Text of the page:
Japan Geoscience Union Meeting 2019

Presentation information

[J] Poster

M (Multidisciplinary and Interdisciplinary) » M-IS Intersection

[M-IS10] Interface- and nano-phenomena on crystal growth and dissolution

Tue. May 28, 2019 5:15 PM - 6:30 PM Poster Hall (International Exhibition Hall8, Makuhari Messe)

convener:Yuki Kimura(Institute of Low Temperature Science, Hokkaido University), Hitoshi Miura(Graduate School of Natural Sciences, Department of Information and Basic Science, Nagoya City University), Hisao Satoh(Naka Energy Research Laboratory, Mitsubishi Materials Corporation), Katsuo Tsukamoto(Graduate School of Engineering, Osaka University)

[MIS10-P02] Mean Height of the Self-Assembled Faceted Macrosteps: Steady Crystal Growth/Dissolution in a Reaction- (Interface-) Limited Process

*Noriko Akutsu1 (1.Faculty of Engineering, Osaka Electro-Communication University)

Keywords:Monte Carlo simulation , Discontinuous surface tension of crystal, Surface free energy, Density-matrix renormalization-group method, Faceted macrosteps

Faceted macrosteps are considered to play critical roles in some reaction- (interface-) limited processes of crystal growth/dissolution [1]. For the diffusion-limited crystal growth, step dynamics of macrosteps or bunched steps with rough side surfaces has been studied theoretically and experimentally [2,3]. Whereas, for the reaction-limited crystal growth/dissolution, the step dynamics of macrosteps has not yet been studied sufficiently.

In this paper, the step dynamics of faceted macrosteps in a reaction- (interface-) limited crystal growth/dissolution is studied theoretically by using a Monte Carlo method for the non-conserved systems. The microscopic model for this Monte Carlo study is the restricted solid-on-solid model with a point-contact step-step attraction (p-RSOS model) [4]. Here, the “restricted” means the height difference between the nearest neighbor sites is restricted to {0, ±1}. The step-step attraction is assumed to be the energy gain εint by forming a bond between the neighboring steps at the meeting point. The eminent point of this p-RSOS model is that the reliable surface tension (surface free energy per unit normal area) can be calculated at equilibrium by using the density-matrix renormalization-group (DMRG) method [5]. The polar graph of the surface tension (the Wulff figure) calculated by the DMRG method is shown in Fig. 1 [6]. A faceted macrostep is self-organizing at equilibrium because of the discontinuous surface tension resulting from the microscopic step-step attraction [6].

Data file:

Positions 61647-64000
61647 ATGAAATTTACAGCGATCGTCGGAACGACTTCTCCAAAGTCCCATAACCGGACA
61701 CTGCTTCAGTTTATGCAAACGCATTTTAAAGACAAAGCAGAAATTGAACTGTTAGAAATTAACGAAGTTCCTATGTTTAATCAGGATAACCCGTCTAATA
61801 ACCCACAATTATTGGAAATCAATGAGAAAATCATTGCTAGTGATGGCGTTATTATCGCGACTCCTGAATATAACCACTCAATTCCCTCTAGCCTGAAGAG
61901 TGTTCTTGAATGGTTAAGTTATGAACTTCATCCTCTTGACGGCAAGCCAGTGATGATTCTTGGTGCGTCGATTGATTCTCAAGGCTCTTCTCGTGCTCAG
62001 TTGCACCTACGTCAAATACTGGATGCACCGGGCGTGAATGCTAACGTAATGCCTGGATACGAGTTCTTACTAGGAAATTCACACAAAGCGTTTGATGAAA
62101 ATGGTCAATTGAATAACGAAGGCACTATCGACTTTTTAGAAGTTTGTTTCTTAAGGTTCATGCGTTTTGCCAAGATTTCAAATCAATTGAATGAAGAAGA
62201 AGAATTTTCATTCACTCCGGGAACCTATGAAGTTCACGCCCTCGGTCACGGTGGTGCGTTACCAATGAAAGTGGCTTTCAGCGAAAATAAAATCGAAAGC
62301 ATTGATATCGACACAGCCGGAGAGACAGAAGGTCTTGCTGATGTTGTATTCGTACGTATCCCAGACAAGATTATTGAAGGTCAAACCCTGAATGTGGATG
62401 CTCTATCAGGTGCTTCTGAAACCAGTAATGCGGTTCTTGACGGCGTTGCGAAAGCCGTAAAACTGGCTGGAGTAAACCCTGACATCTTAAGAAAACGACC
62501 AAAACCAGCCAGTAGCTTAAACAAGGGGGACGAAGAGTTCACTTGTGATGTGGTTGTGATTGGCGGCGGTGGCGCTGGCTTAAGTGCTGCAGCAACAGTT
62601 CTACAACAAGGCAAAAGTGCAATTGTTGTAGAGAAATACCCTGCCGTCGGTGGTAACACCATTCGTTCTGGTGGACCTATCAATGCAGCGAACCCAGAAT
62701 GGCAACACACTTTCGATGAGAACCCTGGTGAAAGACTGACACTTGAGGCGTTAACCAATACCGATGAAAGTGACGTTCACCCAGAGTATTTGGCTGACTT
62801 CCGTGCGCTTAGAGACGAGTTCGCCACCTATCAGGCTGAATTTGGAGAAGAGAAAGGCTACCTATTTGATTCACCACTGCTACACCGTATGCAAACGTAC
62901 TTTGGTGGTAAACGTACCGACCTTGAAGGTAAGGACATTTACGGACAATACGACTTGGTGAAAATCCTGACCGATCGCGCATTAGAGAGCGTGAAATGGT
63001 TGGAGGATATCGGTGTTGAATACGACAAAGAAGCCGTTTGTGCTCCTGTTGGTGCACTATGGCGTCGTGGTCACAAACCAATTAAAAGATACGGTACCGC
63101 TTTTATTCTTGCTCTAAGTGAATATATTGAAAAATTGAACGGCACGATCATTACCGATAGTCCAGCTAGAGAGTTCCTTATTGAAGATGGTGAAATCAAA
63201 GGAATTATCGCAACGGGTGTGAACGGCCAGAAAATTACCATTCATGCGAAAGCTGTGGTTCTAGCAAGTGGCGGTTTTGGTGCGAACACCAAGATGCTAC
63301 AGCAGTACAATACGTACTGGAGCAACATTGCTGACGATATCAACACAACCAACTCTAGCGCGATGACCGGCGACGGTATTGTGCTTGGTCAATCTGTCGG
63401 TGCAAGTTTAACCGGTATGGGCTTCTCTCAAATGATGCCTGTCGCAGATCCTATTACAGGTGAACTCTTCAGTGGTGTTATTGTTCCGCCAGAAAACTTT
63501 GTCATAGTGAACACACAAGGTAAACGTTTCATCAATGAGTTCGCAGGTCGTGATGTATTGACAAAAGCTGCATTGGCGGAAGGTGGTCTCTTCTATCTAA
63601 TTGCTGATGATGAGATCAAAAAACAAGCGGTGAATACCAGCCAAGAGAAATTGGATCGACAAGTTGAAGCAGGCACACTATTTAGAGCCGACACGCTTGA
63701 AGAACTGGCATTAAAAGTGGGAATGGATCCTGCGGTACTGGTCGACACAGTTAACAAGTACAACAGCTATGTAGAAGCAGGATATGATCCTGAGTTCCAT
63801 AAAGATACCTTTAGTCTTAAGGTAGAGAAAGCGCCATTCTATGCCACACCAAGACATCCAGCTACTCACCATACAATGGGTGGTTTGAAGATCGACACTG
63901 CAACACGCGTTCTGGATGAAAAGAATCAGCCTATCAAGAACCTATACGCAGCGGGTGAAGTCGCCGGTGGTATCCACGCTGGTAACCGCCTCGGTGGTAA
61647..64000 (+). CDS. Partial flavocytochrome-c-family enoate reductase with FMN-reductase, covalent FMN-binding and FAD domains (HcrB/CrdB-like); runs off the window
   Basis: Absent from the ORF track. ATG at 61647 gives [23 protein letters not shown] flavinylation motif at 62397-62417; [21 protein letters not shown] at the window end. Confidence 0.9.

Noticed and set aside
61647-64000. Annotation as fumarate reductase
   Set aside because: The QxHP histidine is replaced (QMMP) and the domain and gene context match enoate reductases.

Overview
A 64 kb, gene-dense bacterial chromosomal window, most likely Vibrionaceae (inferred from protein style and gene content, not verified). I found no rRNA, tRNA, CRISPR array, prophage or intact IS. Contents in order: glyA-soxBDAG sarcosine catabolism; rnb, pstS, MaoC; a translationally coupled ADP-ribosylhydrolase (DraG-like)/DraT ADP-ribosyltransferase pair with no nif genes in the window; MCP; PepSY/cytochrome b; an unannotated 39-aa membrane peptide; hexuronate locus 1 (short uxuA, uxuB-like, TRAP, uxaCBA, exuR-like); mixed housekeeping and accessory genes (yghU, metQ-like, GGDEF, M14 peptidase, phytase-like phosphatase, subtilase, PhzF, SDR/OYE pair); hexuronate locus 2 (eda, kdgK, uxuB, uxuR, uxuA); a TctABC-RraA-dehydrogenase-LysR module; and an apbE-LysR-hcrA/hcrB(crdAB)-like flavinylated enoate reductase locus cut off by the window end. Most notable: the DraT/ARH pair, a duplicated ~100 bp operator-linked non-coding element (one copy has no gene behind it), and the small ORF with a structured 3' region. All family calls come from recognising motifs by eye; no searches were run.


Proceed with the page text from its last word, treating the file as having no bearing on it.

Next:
In the non-equilibrium steady state, we found that the height of the macrostep decreases as the driving force of dissolution increases [7]. In the step-faceting zone (Fig. 1 (a)), elementary steps detach from the faceted macrostep by way of the two-dimensional (2D) nucleation at the upper edge of the faceted macrostep on the (001) and the (111) surfaces. Near equilibrium, since the kink densities of the (001) and the (111) surfaces are few, the faceted surfaces cannot move. For the large driving force, the vicinal surface roughens kinetically.

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4. N. Akutsu, Applied Surface Science, 256, 1205–1209 (2009); J. Phys. Condens. Matter, 23, 485004 (2011).
5. N. Akutsu and T. Yamamoto, ed. T. Nishinaga, Handbook of Crystal Growth, Vol. I. (Elsevier, 2015) pp. 265–313.
6. N. Akutsu, “Profile of a Faceted Macrostep Caused by Anomalous Surface Tension,” Adv. Cond. Matter Physics, 2017, Article ID 2021510 (2017); AIP Adv., 6, 035301 (2016).
7. N. Akutsu, Crystals 7, 42 (2017); Phys. Rev. Materials 2, 023603 (2018).

Fig. 1 Cross section of the Wulff figure and the equilibrium crystal shape (ECS). Thin solid lines: ECS. Thick solid lines and filled squares: polar graph of surface tension. (a) kBT/ ε = 0.4. (b) kBT/ ε = 0.63. Light thin solid lines: polar graph of surface tension for metastable surfaces. (c) kBT/ ε = 0.75. (d) kBT/ ε = 0.4. The original RSOS model. The figures are taken from Ref. [6].